Thursday, January 20, 2000
Houston, Texas
Volume 65, Issue 77

Cougar Comics Online

Forsberg on buzzwords

Singleton on opinions

So on names

Staff Editorial

Editorial Cartoon


About the Cougar

Start ‘decade of nothing' with MYOB

Margaret Mitchell

I usually like to start the semester with a kind of "welcome back" sort of thing, but I think that maybe it's time for a little "out with the old and in with the new," the new being a new attitude ... and it's called Mind Your Own Business.

This decade, the decade of nothing (‘00), has gotten off to a rousing start with people who just cannot seem to MYOB. Only 20 days into the new century, many people are already out there trying to get their 15 seconds of fame, pontificating about issues that are none of their damned business. For example:

Elian Gonzalez. Can someone please explain to me how half of Miami and several of the current candidates for elected office managed to create such a mess over a six-year-old boy, and why it is any of their business?

Everybody knows that a child belongs with a parent unless that parent is for some reason unfit. This is not only what the law and courts have said, but it's the right thing. The fact that a parent lives in a country ruled by someone you personally hate with every fiber of your being does not make a parent unfit. Sending the boy back to Cuba is not "sending him back to Castro" unless Elian's new living arrangements are to be in the spare room of the presidential palace and Mr. Castro becomes "Uncle Fidel."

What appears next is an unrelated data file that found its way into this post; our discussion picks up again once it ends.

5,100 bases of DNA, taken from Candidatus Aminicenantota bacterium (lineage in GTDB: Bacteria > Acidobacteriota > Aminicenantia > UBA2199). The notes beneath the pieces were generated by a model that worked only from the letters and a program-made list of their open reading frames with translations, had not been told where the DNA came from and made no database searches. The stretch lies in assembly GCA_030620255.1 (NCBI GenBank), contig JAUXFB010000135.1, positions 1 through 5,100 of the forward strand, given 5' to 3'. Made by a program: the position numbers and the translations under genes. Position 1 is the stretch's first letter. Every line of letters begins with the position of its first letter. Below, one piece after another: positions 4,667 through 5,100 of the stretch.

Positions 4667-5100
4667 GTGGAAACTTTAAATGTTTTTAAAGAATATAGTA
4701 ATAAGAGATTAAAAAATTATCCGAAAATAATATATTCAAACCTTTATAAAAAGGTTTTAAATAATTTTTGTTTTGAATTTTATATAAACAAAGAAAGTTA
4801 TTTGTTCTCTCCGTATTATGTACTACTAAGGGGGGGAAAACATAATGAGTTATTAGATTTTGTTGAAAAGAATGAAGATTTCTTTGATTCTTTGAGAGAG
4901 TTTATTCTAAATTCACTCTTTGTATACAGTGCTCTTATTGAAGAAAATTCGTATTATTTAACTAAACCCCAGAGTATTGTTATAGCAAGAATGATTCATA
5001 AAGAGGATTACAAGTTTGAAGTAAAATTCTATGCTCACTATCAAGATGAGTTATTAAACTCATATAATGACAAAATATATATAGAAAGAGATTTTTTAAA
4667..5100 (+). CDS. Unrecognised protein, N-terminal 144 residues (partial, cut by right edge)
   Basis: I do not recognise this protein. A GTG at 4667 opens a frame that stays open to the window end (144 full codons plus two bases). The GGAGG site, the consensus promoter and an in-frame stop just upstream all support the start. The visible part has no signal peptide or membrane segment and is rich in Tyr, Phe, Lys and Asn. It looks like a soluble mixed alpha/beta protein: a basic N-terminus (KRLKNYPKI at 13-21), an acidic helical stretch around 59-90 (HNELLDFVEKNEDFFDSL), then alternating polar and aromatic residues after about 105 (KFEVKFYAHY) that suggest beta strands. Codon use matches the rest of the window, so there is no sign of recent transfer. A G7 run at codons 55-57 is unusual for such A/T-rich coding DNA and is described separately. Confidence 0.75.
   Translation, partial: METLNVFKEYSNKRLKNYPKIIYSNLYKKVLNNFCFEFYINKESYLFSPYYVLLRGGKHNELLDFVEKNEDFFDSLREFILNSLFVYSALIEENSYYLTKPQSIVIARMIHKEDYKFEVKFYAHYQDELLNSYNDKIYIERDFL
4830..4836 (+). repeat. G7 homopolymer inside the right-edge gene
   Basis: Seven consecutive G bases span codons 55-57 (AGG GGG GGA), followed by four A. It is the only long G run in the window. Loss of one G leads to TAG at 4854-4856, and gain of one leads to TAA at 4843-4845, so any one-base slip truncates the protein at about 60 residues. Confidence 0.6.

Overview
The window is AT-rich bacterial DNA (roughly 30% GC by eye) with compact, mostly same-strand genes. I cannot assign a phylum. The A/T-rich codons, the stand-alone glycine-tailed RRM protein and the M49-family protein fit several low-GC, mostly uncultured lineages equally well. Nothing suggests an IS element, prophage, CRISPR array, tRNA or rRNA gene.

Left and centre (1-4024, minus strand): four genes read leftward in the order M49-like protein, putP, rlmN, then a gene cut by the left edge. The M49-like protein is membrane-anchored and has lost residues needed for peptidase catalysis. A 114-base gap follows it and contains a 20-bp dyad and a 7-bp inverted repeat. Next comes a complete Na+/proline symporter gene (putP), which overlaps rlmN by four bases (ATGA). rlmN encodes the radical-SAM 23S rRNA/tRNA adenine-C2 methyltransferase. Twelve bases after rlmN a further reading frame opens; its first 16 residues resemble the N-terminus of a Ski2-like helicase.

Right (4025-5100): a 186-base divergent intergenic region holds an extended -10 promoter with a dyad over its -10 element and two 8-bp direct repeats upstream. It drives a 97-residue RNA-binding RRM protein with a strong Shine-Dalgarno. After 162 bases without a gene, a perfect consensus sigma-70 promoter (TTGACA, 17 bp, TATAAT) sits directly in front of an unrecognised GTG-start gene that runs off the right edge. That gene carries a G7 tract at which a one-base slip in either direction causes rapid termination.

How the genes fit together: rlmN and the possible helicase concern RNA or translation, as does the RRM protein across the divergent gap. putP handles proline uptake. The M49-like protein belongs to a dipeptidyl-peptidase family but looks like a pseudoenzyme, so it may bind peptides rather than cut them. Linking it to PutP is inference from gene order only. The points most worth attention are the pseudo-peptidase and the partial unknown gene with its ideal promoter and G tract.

Not only should the boy go back to his father, but he should immediately be taken away from those bloodsucking relatives who parade him constantly in front of the TV cameras.

Next: NAACP vs. South Carolina. What's the issue here? It depends on who you ask. The NAACP says it's about removing a symbol of slavery and South Carolina says it's about their right to fly any flag they please over their own state capital.

Is the Confederate flag a racist symbol or not? I don't think it matters. Racism, like beauty, ugliness, sexual harassment or stupidity is in the eye of the beholder. If you believe it is racist, so be it; if you don't think it's racist, so be it; if you are a racist and fly it proudly, so be it. But the issue isn't which opinion is "right" or "wrong," it's about who makes the decision.

What I find so interesting about this situation is that what the NAACP is doing is a good illustration of the reason the Confederate flag came into being in the first place.

Think about it: Why did the Civil War take place? Slavery? Well, sort of. The core issue to the Confederates in the South was states' rights; they seceded because the "Union" government made a decision that directly affected their lives and then demanded compliance with that decision.

Looking at it from a personal standpoint, if you were in a relationship with someone who only did what he or she wanted to do, who insisted that everything be "my way or the highway," and if you didn't go along, he or she would make your life miserable until you did, would you stay with that person?

This country was founded on the principle that we should be free to make our own decisions. The pilgrims left England for the freedom to live as they saw fit. The American Revolution was fought because England insisted on telling the colonists what to do.

The NAACP's role should be to support state-initiated actions, but they have no business creating the action themselves. It is also totally inappropriate for them to make decisions for the state by issuing threats of "do what we say, or else." Some survey claims that 60 percent of South Carolinians say the Confederate flag should go. If that's true, then those people, and no one else, need to be the ones to force the issue. Anything to the contrary is tyranny, so MYOB.

Mitchell, a junior political science major, 
can be reached at smeggie37@compuserve.com.

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